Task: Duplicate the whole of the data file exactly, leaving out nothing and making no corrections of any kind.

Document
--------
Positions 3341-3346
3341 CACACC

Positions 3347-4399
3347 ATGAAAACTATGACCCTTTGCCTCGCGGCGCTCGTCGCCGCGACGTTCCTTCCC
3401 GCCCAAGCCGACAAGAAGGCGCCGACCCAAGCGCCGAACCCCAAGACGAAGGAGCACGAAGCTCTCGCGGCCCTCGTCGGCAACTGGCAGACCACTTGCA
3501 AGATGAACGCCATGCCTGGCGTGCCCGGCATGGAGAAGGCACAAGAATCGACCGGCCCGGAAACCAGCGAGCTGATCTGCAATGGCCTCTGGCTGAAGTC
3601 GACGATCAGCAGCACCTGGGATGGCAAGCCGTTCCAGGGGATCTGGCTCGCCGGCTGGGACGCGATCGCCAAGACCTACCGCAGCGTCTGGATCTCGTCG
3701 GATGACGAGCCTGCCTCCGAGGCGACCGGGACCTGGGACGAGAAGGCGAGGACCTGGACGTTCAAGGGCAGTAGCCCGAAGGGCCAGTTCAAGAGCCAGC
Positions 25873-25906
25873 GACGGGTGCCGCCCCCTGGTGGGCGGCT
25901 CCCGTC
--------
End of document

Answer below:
Positions 3341-3346
3341 CACACC

Positions 3347-4399
3347 ATGAAAACTATGACCCTTTGCCTCGCGGCGCTCGTCGCCGCGACGTTCCTTCCC
3401 GCCCAAGCCGACAAGAAGGCGCCGACCCAAGCGCCGAACCCCAAGACGAAGGAGCACGAAGCTCTCGCGGCCCTCGTCGGCAACTGGCAGACCACTTGCA
3501 AGATGAACGCCATGCCTGGCGTGCCCGGCATGGAGAAGGCACAAGAATCGACCGGCCCGGAAACCAGCGAGCTGATCTGCAATGGCCTCTGGCTGAAGTC
3601 GACGATCAGCAGCACCTGGGATGGCAAGCCGTTCCAGGGGATCTGGCTCGCCGGCTGGGACGCGATCGCCAAGACCTACCGCAGCGTCTGGATCTCGTCG
3701 GATGACGAGCCTGCCTCCGAGGCGACCGGGACCTGGGACGAGAAGGCGAGGACCTGGACGTTCAAGGGCAGTAGCCCGAAGGGCCAGTTCAAGAGCCAGC
Positions 25873-25906
25873 GACGGGTGCCGCCCCCTGGTGGGCGGCT
25901 CCCGTC